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Oak Flooring Frequently Asked Questions

Considering an oak floor? We answer some of the most common queries and concerns relating to this much-loved wooden flooring.

Does oak flooring need protection immediately after installation?

A new oak floor is a considerable investment – and if properly installed, will last for years. To ensure longevity, it’s sensible to apply a quality maintenance oil to your newly installed flooring. Not only does the oil provide greater durability, but it also guarantees stain protection and long-lasting shine.

This treatment is especially important in high traffic areas. Those portions of the house that are subject to heavy use, such as hallways, kitchens and commercial premises, will need an extra level of protection, and a good quality oil is the best way to do this. Always remember to test it on a small area of flooring beforehand, so you can check you’re satisfied with its appearance once it’s dried.

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What is the best way to clean an engineered oak floor?

Always use the the most compatible cleaning product which is Osmo Wash and Care. It’s simple to use – you just need to closely follow the steps outlined on the label. One easy application of Osmo Wash and Care will remove any dirt or stains that are tarnishing the look of your floor, returning the oak grain to its former glory.

And even if you haven’t protected your floor with Osmo Polyx Oil, we still strongly recommend using this cleaner to remove any stubborn stains or marks.

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What is the best way to install engineered oak?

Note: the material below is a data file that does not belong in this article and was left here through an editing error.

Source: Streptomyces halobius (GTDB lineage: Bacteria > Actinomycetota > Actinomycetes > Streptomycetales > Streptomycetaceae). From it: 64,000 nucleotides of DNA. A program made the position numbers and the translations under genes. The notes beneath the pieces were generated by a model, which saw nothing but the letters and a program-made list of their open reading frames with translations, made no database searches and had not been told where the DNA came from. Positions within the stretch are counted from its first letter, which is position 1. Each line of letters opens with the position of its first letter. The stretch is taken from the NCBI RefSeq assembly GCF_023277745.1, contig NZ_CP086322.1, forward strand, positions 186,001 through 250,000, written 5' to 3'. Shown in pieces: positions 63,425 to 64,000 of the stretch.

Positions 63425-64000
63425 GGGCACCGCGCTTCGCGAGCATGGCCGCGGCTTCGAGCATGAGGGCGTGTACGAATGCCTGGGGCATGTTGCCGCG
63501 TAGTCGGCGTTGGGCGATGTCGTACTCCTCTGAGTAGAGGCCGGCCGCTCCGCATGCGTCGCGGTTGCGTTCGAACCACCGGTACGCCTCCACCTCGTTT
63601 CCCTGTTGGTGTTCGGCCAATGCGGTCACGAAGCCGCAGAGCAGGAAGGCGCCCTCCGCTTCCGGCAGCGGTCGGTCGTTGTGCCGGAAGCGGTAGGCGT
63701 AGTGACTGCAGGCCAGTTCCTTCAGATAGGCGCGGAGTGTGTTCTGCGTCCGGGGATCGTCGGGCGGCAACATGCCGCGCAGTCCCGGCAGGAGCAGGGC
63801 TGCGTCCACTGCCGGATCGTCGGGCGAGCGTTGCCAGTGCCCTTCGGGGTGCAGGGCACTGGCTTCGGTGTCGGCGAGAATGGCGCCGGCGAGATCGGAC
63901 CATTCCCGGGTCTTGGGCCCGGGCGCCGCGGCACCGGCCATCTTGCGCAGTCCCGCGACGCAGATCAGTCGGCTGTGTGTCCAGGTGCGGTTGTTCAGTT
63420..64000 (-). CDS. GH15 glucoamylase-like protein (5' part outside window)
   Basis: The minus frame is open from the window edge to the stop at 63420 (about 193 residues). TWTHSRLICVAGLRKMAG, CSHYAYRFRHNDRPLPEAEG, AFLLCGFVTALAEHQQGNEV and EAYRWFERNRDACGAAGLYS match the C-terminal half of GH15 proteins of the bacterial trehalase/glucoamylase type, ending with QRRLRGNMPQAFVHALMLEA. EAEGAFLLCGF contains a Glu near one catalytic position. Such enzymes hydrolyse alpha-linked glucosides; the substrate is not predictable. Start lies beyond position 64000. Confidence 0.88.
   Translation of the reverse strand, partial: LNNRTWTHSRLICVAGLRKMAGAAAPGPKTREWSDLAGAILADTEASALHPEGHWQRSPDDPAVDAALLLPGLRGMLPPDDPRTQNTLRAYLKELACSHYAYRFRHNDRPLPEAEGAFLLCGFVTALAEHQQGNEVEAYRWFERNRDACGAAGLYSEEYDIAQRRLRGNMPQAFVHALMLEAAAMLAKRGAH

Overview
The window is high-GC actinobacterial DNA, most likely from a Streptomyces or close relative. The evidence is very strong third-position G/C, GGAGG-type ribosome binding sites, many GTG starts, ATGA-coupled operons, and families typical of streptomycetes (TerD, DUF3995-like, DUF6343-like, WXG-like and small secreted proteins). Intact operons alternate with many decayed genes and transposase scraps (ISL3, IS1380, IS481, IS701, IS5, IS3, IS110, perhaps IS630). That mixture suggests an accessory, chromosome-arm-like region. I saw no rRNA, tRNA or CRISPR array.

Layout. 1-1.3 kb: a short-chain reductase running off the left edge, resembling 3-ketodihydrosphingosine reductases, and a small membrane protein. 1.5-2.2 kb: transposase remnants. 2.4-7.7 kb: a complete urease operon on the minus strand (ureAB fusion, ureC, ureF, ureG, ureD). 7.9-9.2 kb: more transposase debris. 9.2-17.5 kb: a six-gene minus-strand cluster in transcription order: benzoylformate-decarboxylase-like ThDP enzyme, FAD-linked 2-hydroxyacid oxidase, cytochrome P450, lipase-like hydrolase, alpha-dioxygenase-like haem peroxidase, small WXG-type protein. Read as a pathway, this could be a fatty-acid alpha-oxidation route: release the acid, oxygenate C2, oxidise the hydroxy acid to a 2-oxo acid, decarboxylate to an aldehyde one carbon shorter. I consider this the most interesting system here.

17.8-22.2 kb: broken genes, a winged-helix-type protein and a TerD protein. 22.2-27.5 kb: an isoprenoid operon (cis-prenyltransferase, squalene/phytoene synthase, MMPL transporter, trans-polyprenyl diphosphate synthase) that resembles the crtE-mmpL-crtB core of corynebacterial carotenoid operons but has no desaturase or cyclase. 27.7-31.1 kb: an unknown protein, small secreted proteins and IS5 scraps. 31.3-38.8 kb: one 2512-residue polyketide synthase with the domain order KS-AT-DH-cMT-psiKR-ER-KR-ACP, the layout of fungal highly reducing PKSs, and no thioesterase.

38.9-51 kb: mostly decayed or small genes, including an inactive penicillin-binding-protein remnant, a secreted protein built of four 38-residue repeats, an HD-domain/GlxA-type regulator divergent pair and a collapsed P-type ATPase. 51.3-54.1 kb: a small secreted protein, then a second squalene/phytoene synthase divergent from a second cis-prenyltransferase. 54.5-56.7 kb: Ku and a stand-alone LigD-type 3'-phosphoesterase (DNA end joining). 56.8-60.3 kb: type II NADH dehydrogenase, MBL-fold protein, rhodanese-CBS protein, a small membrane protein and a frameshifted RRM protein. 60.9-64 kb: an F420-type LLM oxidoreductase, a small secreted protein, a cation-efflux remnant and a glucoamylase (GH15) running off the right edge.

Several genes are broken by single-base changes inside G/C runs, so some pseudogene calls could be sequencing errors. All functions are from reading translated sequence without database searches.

All wet works should be completely dry before accepting wood flooring to the site. This includes plastering, rendering and ideally decorating. The moisture reading for a normal concrete screed must be 2% or less and the room humidity should be between 35% and 55%.

Store the boards in the conditions they are to be fitted for 7 – 10 days to allow them to acclimatise. Open the ends of the cartons to allow the air to penetrate, and store them at least 50mm off the ground and 500mm from any wall.

It depends on your sub-floor. A concrete or screed subfloor must be dry and level before you can fully bond the engineered oak to it. Once dry and level, you’ll be able to use a specialist adhesive. This substance dries like a hard rubber and won’t ever become brittle.

With a timber sub-floor, you’ll need to use a weak PVA solution to prime it. Afterwards, you can install in the same way as above.

If the board is 20mm thick, you can secret nail or screw it to the timber sub-floor.

We only recommend a floating installation (i.e. not directly secured to the sub-floor and using an underlay) if you have different substrates within the same installation. For example, an old timber substrate that runs into a new screed subfloor.

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Do I need an underlay?

Only if you have two separate substrates – this is explained in more detail above.

You may have specific issues that require a specialist underlay e.g. noise reduction or insulation. Ask your installer for guidance with this.

We don’t stock fixing products or underlay for engineered oak.

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What thickness of engineered oak board should I use?

We offer both 15mm and 20mm thick boards.

If the board is to be fully bonded, then either thickness is suitable.

Similarly, if the board is to be floated, then both are fine. However, the 20mm thick board will have less movement over the long term – so this is what we tend to recommend.

If you’re planning on secret nailing or secret screwing, only the 20mm board is suitable.

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Can I use engineered oak with underfloor heating?

Engineered oak can be used with both wet and electric underfloor heating systems. You’ll only be able to use a maximum wood thickness of 15mm, if you’re using an electric system though.

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